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Tuesday, June 12, 2018, 16:53
IMF warns of US protectionism, EU backs multilateral trade
By Associated Press
Tuesday, June 12, 2018, 16:53 By Associated Press

Background from left: Kristalina Georgieva, CEO of the World Bank, Guy Ryder, Director General of the International Labour Organisation (ILO), Angel Gurria, Secretary General of the Organization for Economic Cooperation and Development (OECD), Christine Lagarde, Managing Director of the International Monetary Fund (IMF), Roberto Carvalho de Azevedo, Director-General of the World Trade Organization (WTO), and Akinwumi Adesina, President of the African Development Bank (AfDB) attend a meeting with German Chancellor Angela Merkel, center front, at the chancellery in Berlin, Germany, June 11, 2018. (BERND VON JUTRCZENKA / AP)

BERLIN — Leaders of the International Monetary Fund, World Trade Organization and other agencies warned on Monday that American protectionism could cause global economic damage, while the European Union backed a Group of Seven declaration that US President Donald Trump abruptly refused to join.

The biggest and darkest cloud that we see is the deterioration that is prompted by the attempt to challenge the way in which trade is being conducted, in which relationships have been handled ...

Christine Lagarde, Managing Director, International Monetary Fund 

At a meeting in Berlin hosted by Chancellor Angela Merkel, the German leader and top officials from a half-dozen international organizations said in a joint statement that the "increasing protectionist tendencies provide us with a clear incentive and opportunity to express our strong support for the multilateral trading system."

Merkel, fresh from the G7 meeting in Canada, said those at the meeting were "firmly convinced that sustainable world economic development can only be achieved in cooperation and through win-win situations."

She said with the Trump administration's decision to implement new tariffs on aluminum and steel imports to the United States, "multilateralism right now is in a complicated and difficult phase."

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The meeting included the heads of the International Monetary Fund, the World Trade Organization, the Organization for Economic Cooperation and Development, the African Development Bank, the International Labor Organization, and a top World Bank official.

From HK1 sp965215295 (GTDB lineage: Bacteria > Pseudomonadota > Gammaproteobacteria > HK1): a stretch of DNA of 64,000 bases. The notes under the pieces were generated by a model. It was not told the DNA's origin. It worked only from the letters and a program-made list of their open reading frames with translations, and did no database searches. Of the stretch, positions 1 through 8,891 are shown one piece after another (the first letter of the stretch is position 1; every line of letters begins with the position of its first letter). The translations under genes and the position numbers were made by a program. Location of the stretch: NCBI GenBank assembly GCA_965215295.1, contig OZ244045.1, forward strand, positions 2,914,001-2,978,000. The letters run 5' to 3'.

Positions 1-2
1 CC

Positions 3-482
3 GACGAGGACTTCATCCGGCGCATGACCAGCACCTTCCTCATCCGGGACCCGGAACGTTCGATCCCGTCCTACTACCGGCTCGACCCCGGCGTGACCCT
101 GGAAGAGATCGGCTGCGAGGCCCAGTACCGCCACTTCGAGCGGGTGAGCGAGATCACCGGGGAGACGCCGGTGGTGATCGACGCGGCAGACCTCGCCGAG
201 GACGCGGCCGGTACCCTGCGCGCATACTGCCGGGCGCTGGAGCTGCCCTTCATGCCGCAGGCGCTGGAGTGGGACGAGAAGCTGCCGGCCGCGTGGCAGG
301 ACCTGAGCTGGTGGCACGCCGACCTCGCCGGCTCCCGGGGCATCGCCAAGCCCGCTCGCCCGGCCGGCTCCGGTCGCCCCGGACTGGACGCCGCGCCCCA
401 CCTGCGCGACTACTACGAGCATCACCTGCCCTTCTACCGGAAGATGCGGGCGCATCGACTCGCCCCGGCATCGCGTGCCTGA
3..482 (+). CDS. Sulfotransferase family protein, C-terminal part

IMF head Christine Lagarde told reporters the global economy was in good shape, saying "the sun is still shining" but that it's "getting darker by the day."

"The biggest and darkest cloud that we see is the deterioration that is prompted by the attempt to challenge the way in which trade is being conducted, in which relationships have been handled, and the way in which multilateral organizations have been operating," Lagarde said without singling out any countries by name.

German Chancellor Angela Merkel, right, welcomes Christine Lagarde, center, Managing Director of the International Monetary Fund, and Roberto Carvalho de Azevedo, left, Director General of the World Trade Organization, for a meeting at the chancellery in Berlin, Germany, June 11, 2018. (BERND VON JUTRCZENKA / AP)

Following the G7 summit meeting over the weekend, Trump at first agreed to join a statement on trade the leaders issued. The US president withdrew from it later, complaining he'd been blindsided by Canadian Prime Minister Justin Trudeau's criticism of his tariff threats during a summit-ending news conference.

On Monday, European Commission spokesman Margaritis Schinas said the EU "stands fully behind" the statement and "will continue to stand up for an international, rules-based, multilateral system."

European Commission spokesman Margaritis Schinas said the EU "stands fully behind" the statement and "will continue to stand up for an international, rules-based, multilateral system"

Schinas added that EU Commission President Jean-Claude Juncker thanked Trudeau — who Trump called "dishonest" and "weak" on Twitter — "for the excellent preparation and chairing of this challenging summit."

READ MORE: Trump takes more swipes at Canada after arrival in Singapore

British Prime Minister Theresa May also went out of her way to thank her Canadian counterpart "for his leadership and skillful chairing" of what she called "a difficult summit with at times some very candid discussions."

Speaking to the House of Commons, May said the other G7 nations "expressed deep disappointment at the unjustified decision of the United States to apply tariffs to steel and aluminum imports" and urged dialogue to avoid "tit-for-tat escalation."

London Mayor Sadiq Khan said he hoped Trump would reconsider policies such as the recent increase in tariffs on steel and aluminum from Europe, China, Mexico, Canada and elsewhere.

"I would hope that he would reflect on what his closest allies are saying... Not just the UK, but Canada, Germany, Japan — these aren't foes, these are friends," he told The Associated Press at a technology conference.

"When there's a trade war, everyone's a loser," Khan said.

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